The Department of Justice will investigate environmental racism in Houston

The Justice Department opened a wide-ranging investigation Friday into the city of Houston’s failure to tackle environmental racism, including rampant dumping of trash — and even dead bodies — in predominantly black and Latino neighborhoods, officials said.

The investigation, prompted by hundreds of resident complaints registered by a local legal aid group, is likely to be one of the most ambitious environmental sanitation reviews the department has conducted in recent years.

The investigation will be led by the Civil Rights Division in coordination with the department’s new Office of Environmental Sanitation. It will consider whether officials in Houston, the nation’s fourth largest city, have systematically discriminated against residents by allowing 11 of the 13 incinerators and landfills to be placed in the northeastern section of the city over the past several decades.

The ad is part of the Biden administration’s broader effort to address the racial disparities that have driven people of color into areas where they face far greater risks from exposure to carcinogens and other harmful pollutants, flooding, and a host of environmental pests that reduce lifespan and quality. Of the values ​​of life and property.

Many of the problems identified by Kristen Clark, the assistant attorney general who leads the civil rights division on Friday, stem from a long history of injustice rooted in racism and malicious neglect, historically at the hands of white local officials.

But some of the issues are newer: The Department of Justice plans to pay special attention to reports that residents calling Houston’s 311 system to complain about dumping and other environmental violations have been routinely ignored, Ms. Clark said during a call with reporters.

Ms Clark said that illegal waste sites in lower Houston “not only attract rodents, mosquitoes and other insects that pose health risks, but can also contaminate surface water and affect proper drainage, making areas more vulnerable to flooding.”

Mayor Sylvester Turner, a Democrat, criticized the investigation, saying his administration had increased fines for illegal dumping and taken steps to improve conditions in the city’s black and Latino neighborhoods.

“The City of Houston was stunned and disappointed to learn about the US Department of Justice’s Unlawful Third Party Dumping Investigation,” Mr. Turner said in a statement. Despite the Justice Department’s statements, my office has not received any prior notice. This investigation is ridiculous, baseless and baseless.”

The mayor, who is Black, added that he “prioritized the needs of communities of color that have historically been under-resourced and under-served.”

The Justice Department’s investigation was prompted by a complaint from Lone Star Legal Aid, which monitored complaints from residents in the northeastern section of Houston. Ms Clark said the area had become a dumping ground for “household furniture, mattresses, tires, medical waste, rubbish, corpses and vandalized ATMs”.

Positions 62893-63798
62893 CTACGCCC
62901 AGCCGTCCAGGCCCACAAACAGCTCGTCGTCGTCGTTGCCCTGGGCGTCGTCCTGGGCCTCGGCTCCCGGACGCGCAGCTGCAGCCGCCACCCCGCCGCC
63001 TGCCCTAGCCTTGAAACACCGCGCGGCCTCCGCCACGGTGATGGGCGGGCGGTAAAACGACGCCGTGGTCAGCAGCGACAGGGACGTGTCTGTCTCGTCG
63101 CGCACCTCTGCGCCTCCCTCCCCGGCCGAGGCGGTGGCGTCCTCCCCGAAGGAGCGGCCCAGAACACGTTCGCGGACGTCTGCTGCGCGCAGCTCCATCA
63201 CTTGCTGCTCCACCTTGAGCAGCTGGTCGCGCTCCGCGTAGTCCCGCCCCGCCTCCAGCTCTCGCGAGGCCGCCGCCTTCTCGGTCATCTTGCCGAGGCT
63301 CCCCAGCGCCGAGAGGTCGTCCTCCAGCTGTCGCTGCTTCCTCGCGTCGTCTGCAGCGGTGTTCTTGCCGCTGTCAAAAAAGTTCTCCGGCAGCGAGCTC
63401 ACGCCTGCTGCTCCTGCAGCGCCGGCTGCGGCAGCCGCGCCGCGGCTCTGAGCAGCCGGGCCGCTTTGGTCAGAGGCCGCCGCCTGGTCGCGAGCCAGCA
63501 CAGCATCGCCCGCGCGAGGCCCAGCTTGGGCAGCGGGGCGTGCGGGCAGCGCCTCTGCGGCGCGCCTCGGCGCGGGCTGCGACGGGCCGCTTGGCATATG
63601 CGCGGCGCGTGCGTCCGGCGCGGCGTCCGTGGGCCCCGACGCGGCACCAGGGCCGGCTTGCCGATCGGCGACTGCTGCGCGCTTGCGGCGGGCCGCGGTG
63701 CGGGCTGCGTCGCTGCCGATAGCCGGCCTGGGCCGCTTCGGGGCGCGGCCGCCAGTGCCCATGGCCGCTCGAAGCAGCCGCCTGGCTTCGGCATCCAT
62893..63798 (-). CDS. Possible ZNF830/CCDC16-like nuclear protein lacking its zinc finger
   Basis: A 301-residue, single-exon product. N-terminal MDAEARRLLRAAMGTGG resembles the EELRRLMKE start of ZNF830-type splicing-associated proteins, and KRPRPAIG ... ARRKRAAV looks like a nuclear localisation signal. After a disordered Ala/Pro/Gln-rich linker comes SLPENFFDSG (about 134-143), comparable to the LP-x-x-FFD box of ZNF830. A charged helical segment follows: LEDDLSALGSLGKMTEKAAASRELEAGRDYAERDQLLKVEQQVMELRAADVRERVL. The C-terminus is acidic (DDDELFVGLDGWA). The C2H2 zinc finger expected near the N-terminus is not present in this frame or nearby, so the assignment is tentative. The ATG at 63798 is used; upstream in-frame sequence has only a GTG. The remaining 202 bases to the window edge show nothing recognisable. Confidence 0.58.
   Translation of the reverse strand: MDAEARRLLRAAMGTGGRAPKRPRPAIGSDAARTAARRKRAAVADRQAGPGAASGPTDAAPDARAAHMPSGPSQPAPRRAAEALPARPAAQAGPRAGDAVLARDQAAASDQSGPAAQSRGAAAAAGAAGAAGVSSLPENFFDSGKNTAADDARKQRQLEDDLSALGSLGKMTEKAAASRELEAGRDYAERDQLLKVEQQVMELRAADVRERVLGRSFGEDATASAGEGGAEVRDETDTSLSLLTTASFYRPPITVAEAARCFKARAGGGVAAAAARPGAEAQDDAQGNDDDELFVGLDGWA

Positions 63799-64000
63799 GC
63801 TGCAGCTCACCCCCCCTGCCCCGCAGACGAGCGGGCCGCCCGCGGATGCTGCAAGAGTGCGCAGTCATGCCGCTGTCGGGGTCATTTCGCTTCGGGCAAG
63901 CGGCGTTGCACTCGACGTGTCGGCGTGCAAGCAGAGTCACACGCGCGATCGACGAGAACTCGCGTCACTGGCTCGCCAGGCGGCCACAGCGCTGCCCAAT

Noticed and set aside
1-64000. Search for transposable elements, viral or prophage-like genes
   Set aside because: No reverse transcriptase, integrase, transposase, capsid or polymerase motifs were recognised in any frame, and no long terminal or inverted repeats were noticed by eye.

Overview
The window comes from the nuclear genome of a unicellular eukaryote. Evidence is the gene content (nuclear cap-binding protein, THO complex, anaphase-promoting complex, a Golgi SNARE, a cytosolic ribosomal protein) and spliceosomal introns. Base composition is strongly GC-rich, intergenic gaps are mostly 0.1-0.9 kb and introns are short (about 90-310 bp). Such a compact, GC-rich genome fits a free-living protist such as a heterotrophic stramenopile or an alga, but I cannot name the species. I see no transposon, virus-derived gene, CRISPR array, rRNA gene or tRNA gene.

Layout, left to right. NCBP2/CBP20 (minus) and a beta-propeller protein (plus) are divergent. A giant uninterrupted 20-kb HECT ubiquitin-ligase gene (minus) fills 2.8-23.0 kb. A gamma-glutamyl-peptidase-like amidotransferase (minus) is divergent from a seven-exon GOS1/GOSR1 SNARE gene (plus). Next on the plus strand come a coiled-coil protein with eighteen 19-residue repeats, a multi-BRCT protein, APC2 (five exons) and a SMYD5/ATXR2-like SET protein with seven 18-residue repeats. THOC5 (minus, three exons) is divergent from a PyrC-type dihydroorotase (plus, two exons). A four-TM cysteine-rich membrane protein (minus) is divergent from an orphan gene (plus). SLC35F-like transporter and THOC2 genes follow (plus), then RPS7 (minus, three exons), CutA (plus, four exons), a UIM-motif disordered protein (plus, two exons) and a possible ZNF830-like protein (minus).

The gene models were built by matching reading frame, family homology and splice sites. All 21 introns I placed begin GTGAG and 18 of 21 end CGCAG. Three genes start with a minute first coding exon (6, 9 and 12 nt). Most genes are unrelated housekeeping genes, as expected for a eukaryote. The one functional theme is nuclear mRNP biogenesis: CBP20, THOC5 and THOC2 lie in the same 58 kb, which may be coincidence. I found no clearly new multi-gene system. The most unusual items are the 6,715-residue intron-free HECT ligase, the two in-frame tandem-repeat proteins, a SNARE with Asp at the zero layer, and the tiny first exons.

“This is all part of the city’s legacy of environmental racism, but this problem has only gotten worse as the city has grown — and these neighborhoods have been deprived of the resources that richer white neighborhoods receive,” said Amy Katherine Dean, administrative attorney for the Environmental Justice Division at Legal Aid Group.

Ms. Dean said neighborhood residents have carefully documented hundreds of incidents of illegal dumping of waste in residential streets around a local landfill. She said they registered their complaints through the city’s 311 system, only to wait months for help while similar problems were addressed more quickly in wealthier neighborhoods.

“This is not a one-time problem,” she added. “The city basically allowed this community to be used as a landfill.”

The environmental disparities described by the Justice Department on Friday are woven into the city’s urban fabric, a patchwork of commercial and residential buildings. Houston has some of the least restrictive zoning laws in the country; As a result, many of the city’s petroleum processing facilities, petrochemical plants, landfills, and transportation places were placed alongside low-income or working-class residential neighborhoods.

2016 study by the Union of Concerned Scientists and Texas Environmental Justice Advocacy Services found that people living in the Harrisburg/Manchester neighborhood of Houston, a predominantly Hispanic area bordered by industrial facilities, experienced significantly higher rates of cancer and asthma than people in other, whiter areas than City. Removed from industry granules and litter.

In May, Attorney General Merrick B. Garland series of policies It aims to elevate the department’s environmental sanitation efforts from the symbolic to the substantive—including creating an office within the department responsible for addressing “the damage caused by environmental crime, pollution, and climate change.”

Even before then, the administration had begun to explore criminal and civil cases under Title VI of the Civil Rights Act of 1964, beginning with an investigation of the sewage system and flood management in Lowndes County, Ala. One of the poorest and most environmentally affected areas of the country.

In most of these investigations, including the Houston investigation, Ms. Clark said, the department aims to negotiate settlements with localities to address problems found.

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